Tuesday, March 13, 2012

Day 328 - A Single Man

A Single Man (2009) directed by Tom Ford

A Single Man features Colin Firth's greatest performance (yes, even better than his award winning role in The King's Speech), where he plays George Falconer, a gay college professor who grieves for the loss of his lover. It is a remarkably strong and touching performance where it is hard to tell where Firth ends and Falconer begins. He blends so perfectly into his role we forget we are watching a performance and not a real man who has suffered life's greatest loss, the death of a loved one.

The film opens with George laying in bed in a daze. There's spilt ink on the bed but doesn't seem to care or even notice. There is a dreamlike sequence where he sees his lover lying dead at the scene of the car crash that killed him eight months ago. You get the impression George has been this way for a while and this dreamlike feeling permeates throughout the film as we observe him sleepwalk through his daily routines while reminiscing on his time with his lover. But he is not sleepwalking. He has a clear purpose in mind today and that is to end his life. He pays extra compliments to his fellow people, teaches his last class, clears out his office and buys bullets for his gun, but perhaps life isn't as depressing as it may seem. A Single Man is a beautifully constructed film that showcases the pain of loss and the overbearing depression that follows.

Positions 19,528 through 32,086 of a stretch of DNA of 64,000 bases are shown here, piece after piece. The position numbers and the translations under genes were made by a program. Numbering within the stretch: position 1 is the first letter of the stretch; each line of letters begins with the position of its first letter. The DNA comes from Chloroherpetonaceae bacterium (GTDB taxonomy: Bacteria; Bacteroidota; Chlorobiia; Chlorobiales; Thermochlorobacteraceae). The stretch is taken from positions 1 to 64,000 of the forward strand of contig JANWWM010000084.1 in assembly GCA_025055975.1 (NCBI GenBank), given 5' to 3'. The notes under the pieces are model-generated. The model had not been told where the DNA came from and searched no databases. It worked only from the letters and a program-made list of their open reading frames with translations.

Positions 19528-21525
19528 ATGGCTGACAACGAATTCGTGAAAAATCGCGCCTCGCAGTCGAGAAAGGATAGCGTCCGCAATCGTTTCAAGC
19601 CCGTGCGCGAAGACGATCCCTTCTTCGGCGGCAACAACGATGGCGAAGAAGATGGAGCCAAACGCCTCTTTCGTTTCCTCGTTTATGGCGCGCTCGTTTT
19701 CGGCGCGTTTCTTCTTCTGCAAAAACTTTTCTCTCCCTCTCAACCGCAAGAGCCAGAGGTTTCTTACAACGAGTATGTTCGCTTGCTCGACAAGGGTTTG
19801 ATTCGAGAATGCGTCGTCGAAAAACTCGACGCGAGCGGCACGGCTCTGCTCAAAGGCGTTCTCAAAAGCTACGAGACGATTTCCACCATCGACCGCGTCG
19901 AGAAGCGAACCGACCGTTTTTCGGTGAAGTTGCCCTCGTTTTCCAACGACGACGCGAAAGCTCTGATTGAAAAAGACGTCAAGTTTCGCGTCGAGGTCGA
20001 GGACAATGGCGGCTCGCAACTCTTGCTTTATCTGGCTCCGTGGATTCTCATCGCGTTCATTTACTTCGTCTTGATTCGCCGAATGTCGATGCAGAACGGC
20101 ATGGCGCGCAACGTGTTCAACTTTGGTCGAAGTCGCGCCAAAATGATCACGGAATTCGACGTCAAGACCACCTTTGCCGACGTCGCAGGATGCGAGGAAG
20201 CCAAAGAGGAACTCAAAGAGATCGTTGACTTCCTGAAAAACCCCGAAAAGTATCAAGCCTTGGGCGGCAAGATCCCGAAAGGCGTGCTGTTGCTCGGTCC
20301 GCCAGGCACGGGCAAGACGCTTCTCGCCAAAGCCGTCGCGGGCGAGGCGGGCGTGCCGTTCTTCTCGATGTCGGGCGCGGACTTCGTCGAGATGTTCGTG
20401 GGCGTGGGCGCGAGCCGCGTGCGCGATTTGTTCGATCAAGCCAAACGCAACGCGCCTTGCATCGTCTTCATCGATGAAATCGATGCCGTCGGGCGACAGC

In a lecture George talks about fear and prejudice. He is subtly talking about his own life as a gay man (I don't believe it is ever revealed if he is openly gay) which goes over the heads of his students save for one, a young man who seems more interested in George himself than what he is saying. He attempts to talk to George after class, commenting that perhaps all he needs is a friend. Everything in this film lies beneath the surface, the flirtations and George's depression under his stoic exterior. That is part of the beauty of A Single Man.

This is a magnificent film by first time director Tom Ford (who makes some pretty awesome sunglasses by the way) who crafts this film with a certain rhythm that eases the viewer into George's painful life. The set designs and costumes are all sharp as all films set from the 60's seem to be (see Tinker Tailor Soldier Spy). The musical score is perfect as well. Of course the film is highlighted by Firth who just owns the role.

Grade: A

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